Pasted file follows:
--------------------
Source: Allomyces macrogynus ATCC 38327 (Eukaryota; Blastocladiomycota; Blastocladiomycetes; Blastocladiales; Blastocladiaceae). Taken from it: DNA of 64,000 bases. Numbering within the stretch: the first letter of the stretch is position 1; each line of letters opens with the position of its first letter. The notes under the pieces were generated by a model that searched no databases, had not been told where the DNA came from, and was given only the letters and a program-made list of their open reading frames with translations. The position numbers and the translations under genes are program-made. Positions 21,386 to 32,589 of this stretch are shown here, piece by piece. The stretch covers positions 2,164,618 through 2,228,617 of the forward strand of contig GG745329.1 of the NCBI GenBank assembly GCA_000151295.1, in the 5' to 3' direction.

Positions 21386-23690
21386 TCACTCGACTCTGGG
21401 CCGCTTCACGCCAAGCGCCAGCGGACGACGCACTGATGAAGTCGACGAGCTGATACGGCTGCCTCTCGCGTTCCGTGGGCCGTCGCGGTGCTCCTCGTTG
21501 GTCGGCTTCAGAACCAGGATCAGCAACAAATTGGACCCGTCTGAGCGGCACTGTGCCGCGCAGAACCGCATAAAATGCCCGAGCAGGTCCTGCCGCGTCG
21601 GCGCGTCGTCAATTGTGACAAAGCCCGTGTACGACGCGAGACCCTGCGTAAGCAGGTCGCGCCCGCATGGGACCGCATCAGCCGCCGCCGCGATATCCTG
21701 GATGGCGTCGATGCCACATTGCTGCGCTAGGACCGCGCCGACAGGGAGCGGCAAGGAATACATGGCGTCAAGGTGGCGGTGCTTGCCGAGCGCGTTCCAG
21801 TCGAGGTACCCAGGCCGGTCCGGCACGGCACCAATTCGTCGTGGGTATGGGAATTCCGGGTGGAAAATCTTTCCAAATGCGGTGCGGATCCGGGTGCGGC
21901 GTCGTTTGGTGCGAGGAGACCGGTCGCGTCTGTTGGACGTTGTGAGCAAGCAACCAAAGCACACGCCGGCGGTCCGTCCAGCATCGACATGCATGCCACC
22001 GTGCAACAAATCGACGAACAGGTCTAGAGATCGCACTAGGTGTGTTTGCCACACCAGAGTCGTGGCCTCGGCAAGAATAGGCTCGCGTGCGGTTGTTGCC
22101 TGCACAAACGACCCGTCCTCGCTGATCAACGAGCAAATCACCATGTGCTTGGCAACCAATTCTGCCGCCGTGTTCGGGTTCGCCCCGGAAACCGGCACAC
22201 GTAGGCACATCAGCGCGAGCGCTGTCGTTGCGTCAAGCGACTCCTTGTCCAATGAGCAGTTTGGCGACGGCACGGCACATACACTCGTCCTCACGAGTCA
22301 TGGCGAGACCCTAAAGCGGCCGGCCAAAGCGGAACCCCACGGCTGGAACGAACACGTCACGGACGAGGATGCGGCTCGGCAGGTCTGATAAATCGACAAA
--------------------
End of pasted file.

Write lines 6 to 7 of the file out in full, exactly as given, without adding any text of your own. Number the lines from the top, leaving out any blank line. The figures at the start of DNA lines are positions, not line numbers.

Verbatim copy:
21601 GCGCGTCGTCAATTGTGACAAAGCCCGTGTACGACGCGAGACCCTGCGTAAGCAGGTCGCGCCCGCATGGGACCGCATCAGCCGCCGCCGCGATATCCTG
21701 GATGGCGTCGATGCCACATTGCTGCGCTAGGACCGCGCCGACAGGGAGCGGCAAGGAATACATGGCGTCAAGGTGGCGGTGCTTGCCGAGCGCGTTCCAG